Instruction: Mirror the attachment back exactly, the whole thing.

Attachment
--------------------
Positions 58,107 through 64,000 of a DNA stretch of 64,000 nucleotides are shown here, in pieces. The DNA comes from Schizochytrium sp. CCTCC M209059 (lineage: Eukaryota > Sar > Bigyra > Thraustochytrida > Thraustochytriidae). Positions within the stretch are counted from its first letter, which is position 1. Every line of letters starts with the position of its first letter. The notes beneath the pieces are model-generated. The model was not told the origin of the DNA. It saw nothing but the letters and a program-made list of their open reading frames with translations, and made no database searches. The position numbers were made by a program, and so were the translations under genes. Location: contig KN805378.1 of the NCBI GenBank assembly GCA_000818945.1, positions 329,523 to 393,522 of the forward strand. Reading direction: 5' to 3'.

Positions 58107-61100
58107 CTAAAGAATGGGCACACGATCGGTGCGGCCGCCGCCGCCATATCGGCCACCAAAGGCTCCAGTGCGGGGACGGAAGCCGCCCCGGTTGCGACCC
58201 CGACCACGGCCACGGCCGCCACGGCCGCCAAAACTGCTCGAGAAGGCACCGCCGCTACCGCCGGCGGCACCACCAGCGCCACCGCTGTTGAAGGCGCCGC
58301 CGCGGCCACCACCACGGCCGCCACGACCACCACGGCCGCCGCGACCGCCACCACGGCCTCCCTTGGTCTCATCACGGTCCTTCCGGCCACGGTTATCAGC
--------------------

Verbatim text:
Positions 58,107 through 64,000 of a DNA stretch of 64,000 nucleotides are shown here, in pieces. The DNA comes from Schizochytrium sp. CCTCC M209059 (lineage: Eukaryota > Sar > Bigyra > Thraustochytrida > Thraustochytriidae). Positions within the stretch are counted from its first letter, which is position 1. Every line of letters starts with the position of its first letter. The notes beneath the pieces are model-generated. The model was not told the origin of the DNA. It saw nothing but the letters and a program-made list of their open reading frames with translations, and made no database searches. The position numbers were made by a program, and so were the translations under genes. Location: contig KN805378.1 of the NCBI GenBank assembly GCA_000818945.1, positions 329,523 to 393,522 of the forward strand. Reading direction: 5' to 3'.

Positions 58107-61100
58107 CTAAAGAATGGGCACACGATCGGTGCGGCCGCCGCCGCCATATCGGCCACCAAAGGCTCCAGTGCGGGGACGGAAGCCGCCCCGGTTGCGACCC
58201 CGACCACGGCCACGGCCGCCACGGCCGCCAAAACTGCTCGAGAAGGCACCGCCGCTACCGCCGGCGGCACCACCAGCGCCACCGCTGTTGAAGGCGCCGC
58301 CGCGGCCACCACCACGGCCGCCACGACCACCACGGCCGCCGCGACCGCCACCACGGCCTCCCTTGGTCTCATCACGGTCCTTCCGGCCACGGTTATCAGC